There's no shame in losing to Manchester City, at the Etihad, by two goals to nil and there's no shame in admitting our players are inferior to theirs.
And yet, losing to Manchester City, at the Etihad, by two goals to nil, with our inferior players, was shameful, because we had just two shots at goal, with none on target. Because we dominated possession and did nothing with it. Because we had a brilliant player like Dimitar Berbatov redundantly parading the pitch as though he didn't know what he was doing, as if he didn't know where he was. Or as if he didn't care.
But, still, this is more than Berbatov. Something at Fulham isn't right and it's too easy to blame singular beings; too simple to point the finger at Jol, or Berbatov, or Al Fayed and say, "you're doing this wrong." Form of this extreme is the culmination of many factors.
Jol's inept man-management skills probably don't help. Berbatov's incessant on-field moaning probably doesn't help (and yes, that continued today.) Al Fayed's reluctance to release finds probably doesn't help. And suddenly, there you are, six points clear of relegation in the year that being a Premier League team becomes so much more lucrative and important.
Now, Al Fayed could relieve Jol of his duties, bring someone else in and not give him money to spend, or Jol could drop Berbatov, and potentially cast our best player - by some distance - into the perimeters, or Al Fayed could release some money that isn't really there, given the new Riverside Stand. But we'd probably still lose 2-0 to Manchester City, at the Etihad, with our inferior squad, and be ashamed of it.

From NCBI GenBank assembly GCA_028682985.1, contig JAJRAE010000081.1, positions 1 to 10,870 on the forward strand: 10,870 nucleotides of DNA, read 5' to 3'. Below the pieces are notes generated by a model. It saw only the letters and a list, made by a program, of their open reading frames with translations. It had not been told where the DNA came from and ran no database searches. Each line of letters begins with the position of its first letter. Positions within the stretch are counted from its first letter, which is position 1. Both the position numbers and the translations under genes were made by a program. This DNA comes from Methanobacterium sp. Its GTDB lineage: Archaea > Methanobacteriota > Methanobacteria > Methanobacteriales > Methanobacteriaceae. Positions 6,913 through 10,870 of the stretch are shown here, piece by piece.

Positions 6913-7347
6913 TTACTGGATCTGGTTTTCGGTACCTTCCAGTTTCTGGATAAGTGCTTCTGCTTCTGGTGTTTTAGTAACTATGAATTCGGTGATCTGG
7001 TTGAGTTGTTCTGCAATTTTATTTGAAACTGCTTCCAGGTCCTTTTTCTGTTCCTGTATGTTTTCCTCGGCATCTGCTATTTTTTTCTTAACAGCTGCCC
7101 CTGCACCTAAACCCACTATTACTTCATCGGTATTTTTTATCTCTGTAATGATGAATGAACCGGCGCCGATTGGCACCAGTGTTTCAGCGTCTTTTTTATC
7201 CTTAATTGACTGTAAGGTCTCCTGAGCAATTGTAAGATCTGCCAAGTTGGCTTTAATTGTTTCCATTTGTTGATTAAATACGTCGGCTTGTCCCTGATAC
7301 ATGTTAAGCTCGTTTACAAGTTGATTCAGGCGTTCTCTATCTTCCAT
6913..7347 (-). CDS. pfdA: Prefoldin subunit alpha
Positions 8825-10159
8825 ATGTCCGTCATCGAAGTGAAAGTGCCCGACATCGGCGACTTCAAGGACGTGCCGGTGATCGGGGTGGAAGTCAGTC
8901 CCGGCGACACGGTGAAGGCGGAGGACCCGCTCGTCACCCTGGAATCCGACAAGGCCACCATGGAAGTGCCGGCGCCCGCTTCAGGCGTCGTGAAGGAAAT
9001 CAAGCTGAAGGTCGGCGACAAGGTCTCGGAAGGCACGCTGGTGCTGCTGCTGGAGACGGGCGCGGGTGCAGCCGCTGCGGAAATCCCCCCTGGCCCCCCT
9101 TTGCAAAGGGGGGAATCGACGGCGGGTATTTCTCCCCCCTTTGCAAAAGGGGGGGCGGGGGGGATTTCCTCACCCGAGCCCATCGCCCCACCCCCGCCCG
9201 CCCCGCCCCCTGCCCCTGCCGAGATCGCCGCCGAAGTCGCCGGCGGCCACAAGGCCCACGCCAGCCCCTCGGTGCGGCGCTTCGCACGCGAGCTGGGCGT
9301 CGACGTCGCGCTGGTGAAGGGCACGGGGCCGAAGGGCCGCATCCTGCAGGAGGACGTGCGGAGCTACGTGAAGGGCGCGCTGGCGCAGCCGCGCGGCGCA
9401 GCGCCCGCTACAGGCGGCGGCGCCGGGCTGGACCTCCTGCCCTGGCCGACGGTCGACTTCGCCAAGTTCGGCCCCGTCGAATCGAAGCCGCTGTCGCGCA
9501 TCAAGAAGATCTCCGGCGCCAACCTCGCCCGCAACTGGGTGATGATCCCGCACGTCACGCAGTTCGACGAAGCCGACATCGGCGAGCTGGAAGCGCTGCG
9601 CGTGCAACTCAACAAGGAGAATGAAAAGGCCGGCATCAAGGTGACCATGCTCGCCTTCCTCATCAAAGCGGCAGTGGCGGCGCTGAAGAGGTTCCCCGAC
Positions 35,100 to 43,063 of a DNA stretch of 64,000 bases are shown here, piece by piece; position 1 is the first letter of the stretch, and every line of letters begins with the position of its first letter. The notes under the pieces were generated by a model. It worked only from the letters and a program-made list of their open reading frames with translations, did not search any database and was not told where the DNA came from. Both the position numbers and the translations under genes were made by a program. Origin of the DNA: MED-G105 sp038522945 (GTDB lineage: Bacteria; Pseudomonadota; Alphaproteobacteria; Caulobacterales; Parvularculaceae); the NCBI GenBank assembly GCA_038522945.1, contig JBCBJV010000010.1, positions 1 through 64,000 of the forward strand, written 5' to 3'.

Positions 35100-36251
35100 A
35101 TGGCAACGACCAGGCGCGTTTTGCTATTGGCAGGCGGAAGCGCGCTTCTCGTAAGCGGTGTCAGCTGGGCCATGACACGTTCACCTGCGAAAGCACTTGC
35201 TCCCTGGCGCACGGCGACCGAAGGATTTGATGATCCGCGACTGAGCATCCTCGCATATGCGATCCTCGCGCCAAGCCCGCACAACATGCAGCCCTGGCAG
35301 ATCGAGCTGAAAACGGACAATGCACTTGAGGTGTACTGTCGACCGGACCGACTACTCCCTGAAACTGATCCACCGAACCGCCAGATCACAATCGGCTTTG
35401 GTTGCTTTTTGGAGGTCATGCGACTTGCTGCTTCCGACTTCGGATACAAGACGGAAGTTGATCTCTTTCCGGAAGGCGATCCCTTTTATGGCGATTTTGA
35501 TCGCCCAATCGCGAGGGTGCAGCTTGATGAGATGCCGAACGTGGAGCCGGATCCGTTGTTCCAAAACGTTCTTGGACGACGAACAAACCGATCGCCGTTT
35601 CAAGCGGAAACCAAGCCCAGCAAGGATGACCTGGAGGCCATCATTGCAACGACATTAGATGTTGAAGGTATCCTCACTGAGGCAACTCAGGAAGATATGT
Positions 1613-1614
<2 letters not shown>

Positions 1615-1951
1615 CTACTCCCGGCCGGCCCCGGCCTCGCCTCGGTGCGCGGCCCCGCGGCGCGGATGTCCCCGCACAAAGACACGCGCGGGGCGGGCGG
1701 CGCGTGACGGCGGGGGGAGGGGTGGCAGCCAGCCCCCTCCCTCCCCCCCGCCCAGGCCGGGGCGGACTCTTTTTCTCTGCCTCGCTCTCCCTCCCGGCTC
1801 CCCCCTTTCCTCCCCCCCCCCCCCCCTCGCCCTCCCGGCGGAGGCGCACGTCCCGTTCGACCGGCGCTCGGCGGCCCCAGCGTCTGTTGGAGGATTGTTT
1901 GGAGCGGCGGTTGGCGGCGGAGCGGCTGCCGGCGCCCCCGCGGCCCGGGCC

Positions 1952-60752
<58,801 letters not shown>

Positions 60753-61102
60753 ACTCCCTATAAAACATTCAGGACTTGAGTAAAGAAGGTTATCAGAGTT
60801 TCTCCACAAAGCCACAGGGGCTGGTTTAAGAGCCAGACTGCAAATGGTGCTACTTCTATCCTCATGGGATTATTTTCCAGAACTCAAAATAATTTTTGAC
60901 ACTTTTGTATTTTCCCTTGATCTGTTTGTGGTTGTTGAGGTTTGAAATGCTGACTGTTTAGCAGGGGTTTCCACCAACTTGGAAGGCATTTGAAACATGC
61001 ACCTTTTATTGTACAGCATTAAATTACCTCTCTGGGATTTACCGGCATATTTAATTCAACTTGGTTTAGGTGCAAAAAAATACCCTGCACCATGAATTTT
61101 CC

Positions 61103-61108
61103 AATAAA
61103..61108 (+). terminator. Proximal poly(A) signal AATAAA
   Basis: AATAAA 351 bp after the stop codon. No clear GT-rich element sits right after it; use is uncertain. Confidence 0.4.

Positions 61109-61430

David Silva confirmed the state of affairs, here, opening the scoring as he did within two minutes. Edin Dzeko had a powerful drive saved by Mark Schwarzer, but his parry only found the Spaniard and he finished well.
Fulham did, to their credit, improve from this point forward, yet impotence would hold them back. Despite controlling possession, Man City again threatened with Dzeko heading directly at Schwarzer from a Gael Clichy cross.
Then, miraculously, Fulham created something. Damien Duff, playing wide on the right at the expense of an awful Ashkan Dejagah, crossed for Steve Sidwell, whose header clipped the post. Save the thought up, though, for that was as good as it got.
City came out in the second half with as much intent as the first - little. Though they were comfortable in the match, this was through no work of their own. Fulham were simply poor while City were, in truth, there for the taking. But the Whites aren't taking much right now, and the home side's second-gear approach reflected as much.
Kieran Richardson picked up a knock - concerning, given John Arne Riise's form - and was replaced by Matthew Briggs. That was Jol's first change, on 66 minutes, and it was forced. Clearly, something was needed well before then.
Silva then got his second, scooping the ball over the goalkeeper after some neat work from Tevez. It was a well-worked goal but no matter it's beauty, it was a mere formality.
Silva could have grabbed a hat trick but miscued while through on goal and Aguero could have easily added gloss to the scoreline in the dying moments, but he struck wide.
And so it finished, with barely an attack of note to mention for the Whites.
This game will go down as but a distant memory before long but, more worryingly, in its current state, so will Fulham.